Wow, tough crowd out there....
. My apologies as I was asking for some DIY tips, however I was not aware that a complete project profile was required, but here goes......
I am doing a complete remodel to our house. The condition of the house prior to the project start is a long story, but the key point is the scope of the project was very un-predictable from a framing standpoint. As mentioned we hired a framing crew that we knew well from work on our previous house as well as recommendations from construction pro's. For budget reasons, I am doing most of the work on the house.
I had a framing budget that I needed to hit and was able and willing to complete the framing that couldn't be completed within that budget. My preference was to have a good percentage of the framing completed by a good framer rather than have it all completed by someone not so good. For better or worse, I am quite confident in my ability and skills and I knew what part of the framing I could finish and what part I did not want to tackle. The framer's schedule was such that he had a 4-week window for our project which we figured was about right. We talked everyday and he gave me my punch list of things he needed, done, moved, or changed in order to keep his guys on track. When it came to the entry way, they cut the roof and framed the new dormer walls up, framed the dormer, and put the decking down, except for the last L-shaped piece on the dormer. A small part of this L-shaped piece forms the last length of the valley. The framer said they deck all dormers like that to allow that last piece of deck to be installed after the roof material is installed up to the dormer wall and the dormer wall is finished. Otherwise, the other trades (aka: me) are trying to work under the dormer eve up into that small corner under the end of the valley. Don't know if this is right, wrong, or typical, but I put my trust in the framer I hired.
In weeks 3 and 4 of the framing, the framer and I were always talking about the priority of things making sure they got done what I couldn't. At the completion of the 4 weeks, the lead framer and I spent time walking the job and noting the things that needed to be completed. We talked in detail about the last cut for the decking. I am now at the point of finishing the roof. I cut the last piece of the dormer decking that forms the dormer eve.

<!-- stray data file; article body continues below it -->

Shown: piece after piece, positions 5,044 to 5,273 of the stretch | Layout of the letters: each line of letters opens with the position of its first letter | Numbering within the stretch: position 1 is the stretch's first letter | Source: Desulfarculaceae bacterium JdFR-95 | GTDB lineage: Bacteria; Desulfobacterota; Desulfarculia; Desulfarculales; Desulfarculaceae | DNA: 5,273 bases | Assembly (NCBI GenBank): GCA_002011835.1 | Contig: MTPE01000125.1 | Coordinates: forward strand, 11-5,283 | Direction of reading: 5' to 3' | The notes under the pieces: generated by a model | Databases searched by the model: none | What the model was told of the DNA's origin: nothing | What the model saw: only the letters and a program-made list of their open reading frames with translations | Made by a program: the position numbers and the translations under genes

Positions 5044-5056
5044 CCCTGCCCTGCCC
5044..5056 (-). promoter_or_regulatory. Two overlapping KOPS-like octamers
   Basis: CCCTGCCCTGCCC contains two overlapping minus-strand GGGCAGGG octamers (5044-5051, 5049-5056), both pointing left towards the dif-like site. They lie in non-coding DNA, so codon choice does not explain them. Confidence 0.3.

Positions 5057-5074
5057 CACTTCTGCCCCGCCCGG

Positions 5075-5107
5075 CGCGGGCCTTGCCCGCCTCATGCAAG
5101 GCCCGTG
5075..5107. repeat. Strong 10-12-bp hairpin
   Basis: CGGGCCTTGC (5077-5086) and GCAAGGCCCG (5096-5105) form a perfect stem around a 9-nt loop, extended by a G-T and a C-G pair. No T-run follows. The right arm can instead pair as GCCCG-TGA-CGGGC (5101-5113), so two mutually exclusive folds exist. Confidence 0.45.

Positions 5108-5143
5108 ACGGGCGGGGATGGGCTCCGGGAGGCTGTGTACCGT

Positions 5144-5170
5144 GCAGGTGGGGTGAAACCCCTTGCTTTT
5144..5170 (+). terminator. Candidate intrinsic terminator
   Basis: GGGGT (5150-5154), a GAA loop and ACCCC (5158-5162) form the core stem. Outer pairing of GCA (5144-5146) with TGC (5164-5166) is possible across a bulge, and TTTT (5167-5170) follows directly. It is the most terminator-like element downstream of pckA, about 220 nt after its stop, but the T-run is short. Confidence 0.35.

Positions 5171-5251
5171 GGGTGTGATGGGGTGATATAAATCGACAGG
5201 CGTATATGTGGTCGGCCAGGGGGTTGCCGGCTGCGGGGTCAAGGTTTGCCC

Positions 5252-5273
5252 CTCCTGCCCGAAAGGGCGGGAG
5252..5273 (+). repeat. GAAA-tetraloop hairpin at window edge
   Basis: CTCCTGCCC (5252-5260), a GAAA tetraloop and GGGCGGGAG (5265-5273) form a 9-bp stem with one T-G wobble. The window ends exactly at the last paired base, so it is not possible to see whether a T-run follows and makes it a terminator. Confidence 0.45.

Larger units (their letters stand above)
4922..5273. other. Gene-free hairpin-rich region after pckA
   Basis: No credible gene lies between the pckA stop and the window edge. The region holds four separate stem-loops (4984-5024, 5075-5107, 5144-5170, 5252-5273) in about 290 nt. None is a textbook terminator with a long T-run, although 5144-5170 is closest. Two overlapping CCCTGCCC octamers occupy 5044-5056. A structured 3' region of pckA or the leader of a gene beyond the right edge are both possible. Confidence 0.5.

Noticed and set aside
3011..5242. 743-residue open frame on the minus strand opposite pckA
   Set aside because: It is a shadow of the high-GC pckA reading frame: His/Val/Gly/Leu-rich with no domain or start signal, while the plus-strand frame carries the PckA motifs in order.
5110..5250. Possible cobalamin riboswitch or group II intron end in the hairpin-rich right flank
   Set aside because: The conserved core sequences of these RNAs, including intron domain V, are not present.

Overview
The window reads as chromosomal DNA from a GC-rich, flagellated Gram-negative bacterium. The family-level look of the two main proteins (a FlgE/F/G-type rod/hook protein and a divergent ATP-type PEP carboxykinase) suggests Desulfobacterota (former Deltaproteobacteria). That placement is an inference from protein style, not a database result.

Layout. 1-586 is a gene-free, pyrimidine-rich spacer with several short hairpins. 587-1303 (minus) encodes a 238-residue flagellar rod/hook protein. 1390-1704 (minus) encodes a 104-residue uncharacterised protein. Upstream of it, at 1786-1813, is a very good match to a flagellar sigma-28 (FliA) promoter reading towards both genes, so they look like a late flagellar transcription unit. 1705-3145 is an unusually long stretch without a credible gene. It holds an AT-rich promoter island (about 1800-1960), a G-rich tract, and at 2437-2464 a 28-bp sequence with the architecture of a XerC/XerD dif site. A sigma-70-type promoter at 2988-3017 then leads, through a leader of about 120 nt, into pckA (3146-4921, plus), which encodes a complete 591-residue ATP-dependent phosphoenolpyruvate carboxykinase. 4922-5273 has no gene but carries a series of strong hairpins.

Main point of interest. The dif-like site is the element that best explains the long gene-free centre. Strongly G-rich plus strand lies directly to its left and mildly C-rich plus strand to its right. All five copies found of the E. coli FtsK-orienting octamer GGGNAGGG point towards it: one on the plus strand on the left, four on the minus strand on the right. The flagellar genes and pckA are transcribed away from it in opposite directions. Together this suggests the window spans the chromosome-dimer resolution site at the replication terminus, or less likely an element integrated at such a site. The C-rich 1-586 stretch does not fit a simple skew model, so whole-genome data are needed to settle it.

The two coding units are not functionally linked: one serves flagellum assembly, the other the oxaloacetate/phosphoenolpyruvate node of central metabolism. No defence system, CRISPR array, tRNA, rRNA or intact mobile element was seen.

I had been reading this board for a while and it seemed you roofing guys were knowledgeable and helpful so I thought I would put the question out to the pro's on the proper sequence of finishing the roof, as I am going to be the one doing it. In my list of personal contacts in the construction biz, I do not know a roofer. Ed's early response was exactly what I looking for.
I'm not trying to mis-represent the work as mine or the framers, make stuff up, or hide any of my errors. I'm acutally just trying to finish my house. If I screw something up, I have no problem posting up and telling the internet world "hey, look what I did..." because I will probably learn something in the process.
Just to clarify issues in this post: the picture was taken from a 2nd story window that was above and behind the dormer, I believe that angle makes things look a bit different than they are. The original cut in the roof was a large rectagle so the framer did add a piece of decking on the main roof that fits to the dormer decking. A very small corner of this can be seen under the tarp in the picture. The dormer ridge being level: I haven't checked it, but I will since you mentioned it, Ed. This was done by our framer. I also have not yet checked all of his headers throughout the house for level, but maybe I should. The valley, looks straight to me when viewed sighting along the valley. FRAMER OR HOMEOWNER, WHICH ONE IS IT BECAUSE IT CAN'T BE BOTH.....hopefully I explained that above. Again, my apologies if I did not describe something accurately; that was not my intention.
As for the constructive advise provided, that is still greatly appreciated, as is going easy on me for the gutters (which have since been taken off the house).